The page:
Most online shopping platforms will respect data removal requests and let customers completely delete accounts. Some e-commerce websites let users make purchases as a guest (without creating an account) to avoid third-party tracking services altogether.

data removal requests

4. Remove your data from online media platforms 

Streaming and media platforms collect information about users the same way social media sites do. Different media platforms have different strategies for sharing and monetizing this data with partners and online services.

For example, Netflix primarily shares user data with advertisers and internet service providers. YouTube can share your data with other users because it is more of a social media platform. Other websites have their own privacy policies, and you’ll need to familiarize yourself with them.

Unfortunately, many of these websites won’t respond to requests to keep your information private. If you’re unhappy with the privacy and activity controls a media platform provides you with, you may have to opt out of using the service altogether.

5. Delete yourself from AI training data sets

AI-powered large language models like ChatGPT rely on a vast amount of training data collected from the public internet. These training sets contain old posts and public records from a wide variety of sources. Some sources are in the public domain, while others are private.

It’s very challenging to find out whether your personal data is included in an AI training data set. What’s more, regulations for flagging personal information in AI training data do not yet exist. However, most major AI providers offer users a place to report cybercrime and privacy violations to law enforcement.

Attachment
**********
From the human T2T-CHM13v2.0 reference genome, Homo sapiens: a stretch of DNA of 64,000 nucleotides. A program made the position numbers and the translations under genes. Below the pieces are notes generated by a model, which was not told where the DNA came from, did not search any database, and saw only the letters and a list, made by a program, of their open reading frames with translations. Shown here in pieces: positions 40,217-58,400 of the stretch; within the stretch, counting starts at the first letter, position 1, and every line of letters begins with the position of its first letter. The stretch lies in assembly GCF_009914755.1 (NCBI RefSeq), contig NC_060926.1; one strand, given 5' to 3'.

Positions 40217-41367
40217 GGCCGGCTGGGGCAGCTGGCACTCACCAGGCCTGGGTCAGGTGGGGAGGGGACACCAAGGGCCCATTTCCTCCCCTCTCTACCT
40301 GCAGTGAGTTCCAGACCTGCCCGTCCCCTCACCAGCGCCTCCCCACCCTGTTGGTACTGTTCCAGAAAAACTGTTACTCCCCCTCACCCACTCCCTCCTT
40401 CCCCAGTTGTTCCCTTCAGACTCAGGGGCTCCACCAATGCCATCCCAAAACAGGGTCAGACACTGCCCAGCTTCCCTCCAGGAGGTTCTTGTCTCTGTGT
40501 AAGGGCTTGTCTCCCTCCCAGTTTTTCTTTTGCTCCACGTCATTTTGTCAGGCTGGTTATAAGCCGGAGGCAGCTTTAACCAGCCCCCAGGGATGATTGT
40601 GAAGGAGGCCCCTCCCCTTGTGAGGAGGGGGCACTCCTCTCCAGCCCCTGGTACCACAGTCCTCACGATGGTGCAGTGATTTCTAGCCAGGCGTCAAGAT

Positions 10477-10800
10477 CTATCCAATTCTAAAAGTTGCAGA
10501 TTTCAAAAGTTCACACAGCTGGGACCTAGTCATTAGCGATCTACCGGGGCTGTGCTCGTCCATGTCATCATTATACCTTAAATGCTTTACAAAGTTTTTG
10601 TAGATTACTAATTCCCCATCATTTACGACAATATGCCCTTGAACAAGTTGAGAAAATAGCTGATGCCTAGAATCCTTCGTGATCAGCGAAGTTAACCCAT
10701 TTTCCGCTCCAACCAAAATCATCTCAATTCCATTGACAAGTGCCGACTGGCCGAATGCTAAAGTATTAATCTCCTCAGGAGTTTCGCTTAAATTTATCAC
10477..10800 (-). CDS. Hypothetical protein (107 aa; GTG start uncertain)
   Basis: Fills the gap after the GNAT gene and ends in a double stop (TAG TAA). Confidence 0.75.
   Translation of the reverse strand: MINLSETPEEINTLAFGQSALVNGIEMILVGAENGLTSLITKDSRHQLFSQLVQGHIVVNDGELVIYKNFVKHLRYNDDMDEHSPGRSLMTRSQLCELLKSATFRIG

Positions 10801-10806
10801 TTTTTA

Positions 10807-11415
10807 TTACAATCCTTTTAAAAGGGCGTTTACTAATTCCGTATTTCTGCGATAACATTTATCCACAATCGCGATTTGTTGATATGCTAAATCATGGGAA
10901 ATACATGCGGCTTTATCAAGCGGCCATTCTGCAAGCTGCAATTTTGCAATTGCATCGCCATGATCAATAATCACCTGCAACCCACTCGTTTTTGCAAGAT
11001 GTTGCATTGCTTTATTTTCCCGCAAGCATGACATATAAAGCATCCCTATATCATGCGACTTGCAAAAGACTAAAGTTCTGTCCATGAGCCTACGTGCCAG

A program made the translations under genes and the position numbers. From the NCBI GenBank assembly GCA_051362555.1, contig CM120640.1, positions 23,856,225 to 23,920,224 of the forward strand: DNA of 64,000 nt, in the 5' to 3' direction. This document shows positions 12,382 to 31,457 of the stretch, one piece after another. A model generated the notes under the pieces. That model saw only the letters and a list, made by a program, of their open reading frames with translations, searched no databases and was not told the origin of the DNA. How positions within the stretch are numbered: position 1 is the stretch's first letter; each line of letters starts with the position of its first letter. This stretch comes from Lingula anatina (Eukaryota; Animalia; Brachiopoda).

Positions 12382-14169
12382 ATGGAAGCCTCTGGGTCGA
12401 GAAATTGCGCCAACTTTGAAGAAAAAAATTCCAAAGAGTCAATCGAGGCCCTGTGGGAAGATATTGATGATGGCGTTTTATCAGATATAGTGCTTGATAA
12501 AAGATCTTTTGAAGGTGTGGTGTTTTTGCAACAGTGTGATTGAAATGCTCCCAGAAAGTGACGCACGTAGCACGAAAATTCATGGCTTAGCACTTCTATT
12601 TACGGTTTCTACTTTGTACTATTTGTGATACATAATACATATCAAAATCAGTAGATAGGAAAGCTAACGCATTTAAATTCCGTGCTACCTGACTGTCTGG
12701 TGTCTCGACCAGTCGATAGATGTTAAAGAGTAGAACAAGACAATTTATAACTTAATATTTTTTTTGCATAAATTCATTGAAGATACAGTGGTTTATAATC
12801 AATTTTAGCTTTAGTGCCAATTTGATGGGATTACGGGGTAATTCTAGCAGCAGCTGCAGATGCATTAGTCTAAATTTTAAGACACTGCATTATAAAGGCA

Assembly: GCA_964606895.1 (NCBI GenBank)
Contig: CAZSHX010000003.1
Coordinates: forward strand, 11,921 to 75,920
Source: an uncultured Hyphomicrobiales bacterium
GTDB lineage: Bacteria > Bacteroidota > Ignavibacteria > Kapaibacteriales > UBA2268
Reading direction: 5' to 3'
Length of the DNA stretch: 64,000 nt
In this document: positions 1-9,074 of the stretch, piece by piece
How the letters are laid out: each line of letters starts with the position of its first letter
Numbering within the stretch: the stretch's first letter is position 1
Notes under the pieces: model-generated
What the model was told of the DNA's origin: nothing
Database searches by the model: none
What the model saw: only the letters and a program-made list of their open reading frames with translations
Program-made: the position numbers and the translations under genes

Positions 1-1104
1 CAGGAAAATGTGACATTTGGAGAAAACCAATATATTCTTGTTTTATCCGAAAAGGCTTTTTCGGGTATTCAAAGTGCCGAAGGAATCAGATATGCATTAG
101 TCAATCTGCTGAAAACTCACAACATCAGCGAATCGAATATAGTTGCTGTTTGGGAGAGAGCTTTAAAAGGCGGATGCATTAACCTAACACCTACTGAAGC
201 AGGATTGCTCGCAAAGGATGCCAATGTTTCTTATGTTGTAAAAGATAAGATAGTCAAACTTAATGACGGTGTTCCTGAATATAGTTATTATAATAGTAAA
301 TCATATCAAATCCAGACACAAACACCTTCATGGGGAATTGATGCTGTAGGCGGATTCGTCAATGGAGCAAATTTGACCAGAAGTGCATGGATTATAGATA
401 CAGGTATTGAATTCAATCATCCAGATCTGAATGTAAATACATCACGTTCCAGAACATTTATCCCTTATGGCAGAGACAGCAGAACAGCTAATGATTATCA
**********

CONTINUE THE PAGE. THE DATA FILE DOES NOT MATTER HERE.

If you suspect that your data is being used to fuel an AI-powered large language model like ChatGPT, you can formally request to have it removed. There is no guarantee that your information will be kept out of future data sets, however.

It’s also impossible to know how secure AI platforms and training data sets actually are. Bad actors can use AI tools to do many things. Some collect contact emails off the public internet, while others use image generators to create fake pornography. Keeping track of every threat is a steep challenge.

6. Delete your old accounts, forum posts, comments, and discussions

Public forums like Reddit and Quora are popular places for internet users to engage with one another. If you signed up for one of these websites, your account and posts may give people access to online information you don’t want them to have.

Most of these websites let users track their activity and remove old comments manually. However, if you leave your account active, it still means the website owner has access to the account data — email accounts, phone numbers, and any other information you shared with them when signing up.

Deleting your account entirely might make a bigger difference when it comes to removing your private information from the internet. However, just like with social media, website owners may not actually delete data related to old accounts from their databases. You may need to make a separate data removal request to do that.

7. Remove yourself from search engine results

Search engines draw information from a huge number of sources when feeding search results to users. Removing your information from an individual web page may not automatically remove it from a Google search results page. You can use Google’s Refresh Outdated Content Tool for that.

You can also submit a formal request to Google to remove data from web pages that ignore your requests. However, there are limits to what Google can do. The search engine giant can remove search results containing your name, mailing address, phone number, private documents, and other sensitive info. If these were made public due to a data breach, the process will probably be a smooth one.

To do this, start by visiting Google’s support page for removing sensitive data and click on Start Removal Request. Follow Google’s instructions and explain what information you want to delete. You may have to do this on a case-by-case basis for multiple search terms and websites.

Requesting personal content removal from google search